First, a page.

Oat milk company adverts banned for misleading environmental claims

Undated handout screengrab issued by the Advertising Standards Authority (ASA) of one of the adverts for oat drink company Oatly which have been banned for making misleading environmental claims. Issue date: Wednesday January 26, 2022. PA Photo. See PA story CONSUMER Oatly. Photo credit should read: ASA/PA Wire NOTE TO EDITORS: This handout photo may only be used in for editorial reporting purposes for the contemporaneous illustration of events, things or the people in the image or facts mentioned in the caption. Reuse of the picture may require further permission from the copyright holder.
One of the adverts which has now been banned (Picture: ASA / PA)

Adverts from oat drink company Oatly have been banned after it was found some of the claims made were misleading.

The Advertising Standards Authority (ASA) investigated the commercials after receiving 109 complaints, including from campaign group A Greener World.

Two TV ads, a paid-for Facebook post, a paid-for Twitter post and two newspaper adverts made various claims about the environmental benefits of drinking Oatly.

These included:

  • ‘Oatly generates 73% less CO2e [carbon dioxide equivalent] vs milk, calculated from grower to grocer’
  • ‘The dairy and meat industries emit more CO2e than all the world’s planes, trains, cars, boats etc combined’
  • ‘Today, more than 25% of the world’s greenhouse gases are generated by the food industry, and meat and dairy account for more than half of that’
  • ‘Climate experts say cutting dairy and meat products from our diets is the single biggest lifestyle change we can make to reduce our environmental impact’
  • ‘If everyone in the world adopted a vegan diet, it would reduce food’s annual greenhouse emissions by 6.6 billion metric tons (a 49% reduction)’
CHICAGO, ILLINOIS - MAY 20: Oatly oat milk is offered for sale at a grocery store on May 20, 2021 in Chicago, Illinois. Oatly began trading on the Nasdaq today after listing its initial public offering at $17-per-share, giving the company an implied valuation of $10 billion. (Photo by Scott Olson/Getty Images)
Commercials on TV and social media made various claims about the environmental benefits of drinking Oatly (Picture: Getty Images)

Oatly UK said independent product lifecycle assessment experts CarbonCloud calculated the climate footprint ‘from cradle to store’ of its Oatly Barista Edition oat drink.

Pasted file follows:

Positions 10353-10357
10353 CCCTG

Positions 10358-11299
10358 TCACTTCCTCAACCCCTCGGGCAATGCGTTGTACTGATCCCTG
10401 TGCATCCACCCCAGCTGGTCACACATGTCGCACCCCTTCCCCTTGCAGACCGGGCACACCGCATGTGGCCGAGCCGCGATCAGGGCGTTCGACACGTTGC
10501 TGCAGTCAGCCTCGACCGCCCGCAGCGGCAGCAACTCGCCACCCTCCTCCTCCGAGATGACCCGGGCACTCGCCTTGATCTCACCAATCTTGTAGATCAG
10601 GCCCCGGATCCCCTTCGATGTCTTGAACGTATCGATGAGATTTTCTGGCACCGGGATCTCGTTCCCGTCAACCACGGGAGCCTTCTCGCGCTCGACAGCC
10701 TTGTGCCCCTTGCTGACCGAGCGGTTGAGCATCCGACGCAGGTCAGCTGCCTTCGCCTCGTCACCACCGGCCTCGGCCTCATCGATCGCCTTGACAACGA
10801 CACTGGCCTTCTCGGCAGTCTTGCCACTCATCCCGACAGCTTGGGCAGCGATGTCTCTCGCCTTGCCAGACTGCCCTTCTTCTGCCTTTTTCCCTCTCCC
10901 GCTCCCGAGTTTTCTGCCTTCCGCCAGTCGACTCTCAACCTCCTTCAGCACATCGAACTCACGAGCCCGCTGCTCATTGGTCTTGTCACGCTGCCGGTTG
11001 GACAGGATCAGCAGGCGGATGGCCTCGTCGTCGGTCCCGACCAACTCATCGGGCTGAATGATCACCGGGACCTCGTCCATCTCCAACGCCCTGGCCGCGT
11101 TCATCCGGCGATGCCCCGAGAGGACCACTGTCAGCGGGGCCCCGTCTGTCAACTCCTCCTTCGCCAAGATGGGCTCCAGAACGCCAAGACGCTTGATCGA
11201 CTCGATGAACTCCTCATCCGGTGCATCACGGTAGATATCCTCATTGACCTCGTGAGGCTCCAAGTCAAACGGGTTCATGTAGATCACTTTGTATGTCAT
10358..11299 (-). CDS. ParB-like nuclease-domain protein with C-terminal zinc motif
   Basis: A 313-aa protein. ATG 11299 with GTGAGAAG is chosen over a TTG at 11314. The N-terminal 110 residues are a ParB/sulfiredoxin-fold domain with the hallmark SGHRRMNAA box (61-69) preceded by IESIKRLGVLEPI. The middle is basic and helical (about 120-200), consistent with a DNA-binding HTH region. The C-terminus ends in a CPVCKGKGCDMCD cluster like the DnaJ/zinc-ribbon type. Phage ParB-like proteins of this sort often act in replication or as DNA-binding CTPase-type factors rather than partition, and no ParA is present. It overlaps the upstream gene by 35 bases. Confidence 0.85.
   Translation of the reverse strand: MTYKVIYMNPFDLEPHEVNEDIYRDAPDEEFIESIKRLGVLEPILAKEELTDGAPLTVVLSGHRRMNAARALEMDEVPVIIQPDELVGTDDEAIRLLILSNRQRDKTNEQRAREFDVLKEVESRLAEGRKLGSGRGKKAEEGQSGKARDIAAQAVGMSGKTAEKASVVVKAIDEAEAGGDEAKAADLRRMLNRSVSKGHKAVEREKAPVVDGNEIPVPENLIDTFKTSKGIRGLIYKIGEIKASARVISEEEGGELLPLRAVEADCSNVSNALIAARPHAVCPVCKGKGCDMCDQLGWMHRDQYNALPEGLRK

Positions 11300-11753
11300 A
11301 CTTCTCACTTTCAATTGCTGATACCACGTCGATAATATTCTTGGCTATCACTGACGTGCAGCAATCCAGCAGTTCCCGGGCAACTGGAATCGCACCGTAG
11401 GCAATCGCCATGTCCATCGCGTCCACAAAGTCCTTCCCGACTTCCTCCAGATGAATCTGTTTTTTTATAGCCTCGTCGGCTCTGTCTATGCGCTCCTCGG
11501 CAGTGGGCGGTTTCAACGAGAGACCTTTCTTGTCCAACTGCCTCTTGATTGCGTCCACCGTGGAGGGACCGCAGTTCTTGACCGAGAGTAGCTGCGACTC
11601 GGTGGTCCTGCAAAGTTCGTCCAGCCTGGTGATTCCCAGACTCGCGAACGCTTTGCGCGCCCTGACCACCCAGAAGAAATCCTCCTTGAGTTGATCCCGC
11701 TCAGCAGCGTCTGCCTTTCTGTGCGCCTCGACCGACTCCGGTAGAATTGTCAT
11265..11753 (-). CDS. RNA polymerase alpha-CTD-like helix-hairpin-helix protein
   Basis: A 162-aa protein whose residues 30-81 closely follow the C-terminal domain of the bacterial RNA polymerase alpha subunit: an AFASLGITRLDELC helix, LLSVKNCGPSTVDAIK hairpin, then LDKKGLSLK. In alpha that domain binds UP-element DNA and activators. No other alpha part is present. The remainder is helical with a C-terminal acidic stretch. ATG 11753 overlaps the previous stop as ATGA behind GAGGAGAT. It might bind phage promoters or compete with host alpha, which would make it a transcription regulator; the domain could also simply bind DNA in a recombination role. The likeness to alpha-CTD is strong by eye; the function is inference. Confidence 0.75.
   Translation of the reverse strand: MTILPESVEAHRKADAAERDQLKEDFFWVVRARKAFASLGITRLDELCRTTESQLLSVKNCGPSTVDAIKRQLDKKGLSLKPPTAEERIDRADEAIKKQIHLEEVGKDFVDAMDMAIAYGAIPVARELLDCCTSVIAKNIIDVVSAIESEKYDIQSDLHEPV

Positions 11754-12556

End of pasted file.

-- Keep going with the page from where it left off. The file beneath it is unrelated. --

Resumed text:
They found the climate footprint to be 0.44 kg CO2e/kg, which includes the emissions from agricultural production of oats and rapeseed, processing of ingredients, transport of ingredients, energy consumption in the factory, packaging and distribution.

In comparison it was found the climate footprint of whole cow’s milk to be 1.6 kg CO2e/kg, and included the emissions from agriculture, transport of ingredients, energy consumption in the factory, packaging and distribution.

But the ASA said consumers would think the 73% figure would refer to all Oatly products compared with any type of cows’ milk, and would expect to see the evidence.

Therefore it concluded the evidence supporting the claim was ‘not sufficient’ and said the two adverts including the claim were misleading.

The ASA further found the claim that dairy and meat industries emit more CO2e ‘than all the world’s planes, trains, cars, boats etc combined’ did not take into account equivalent parts of both industries’ lifecycles. It said Oatly was overstating emissions from the meat and dairy industries.

A carton of Oatly brand oat milk is arranged for a photograph in the Brooklyn borough of New York, U.S., on Tuesday, Sept. 15, 2020. Oatly AB is considering an initial public offering that could value the Swedish maker of vegan food and drink products at as much as $5 billion, according to people with knowledge of the matter. Photographer: Gabby Jones/Bloomberg via Getty Images
The Advertising Standards Authority ruled that the ads must not appear again (Picture: Bloomberg via Getty Images)

It also said the claim that meat and dairy accounts for more than half of the 25% of greenhouse gases generated by the food industry was ‘too narrow a definition’ and could mislead customers.

Finally, the ASA said people could think the claim ‘climate experts say cutting dairy and meat products from our diets is the single biggest lifestyle change we can make to reduce our environmental impact’ was as a ‘definitive, objective claim that was based on scientific consensus’ – when it was actually the opinion of just one climate expert.

The ASA ruled that the ads must not appear again, and wrote in a statement: ‘We told Oatly UK to ensure that the basis of any environmental claim was made clear, including what parts of the lifecycle had been included and which excluded.

‘We also told them to ensure they held adequate evidence to substantiate environmental claims made in their ads as they would be understood by consumers.’

Oatly spokesperson Tim Knight said: ‘It’s clear that we could have been more specific in the way we described some of the scientific data.

‘We’re a science-based company and take pride in being precise, but we could have been clearer.

‘We talk about these things a lot, because we want to make it easy for people to make an informed switch from dairy to oat drink.’

Get in touch with our news team by emailing us at webnews@metro.co.uk.

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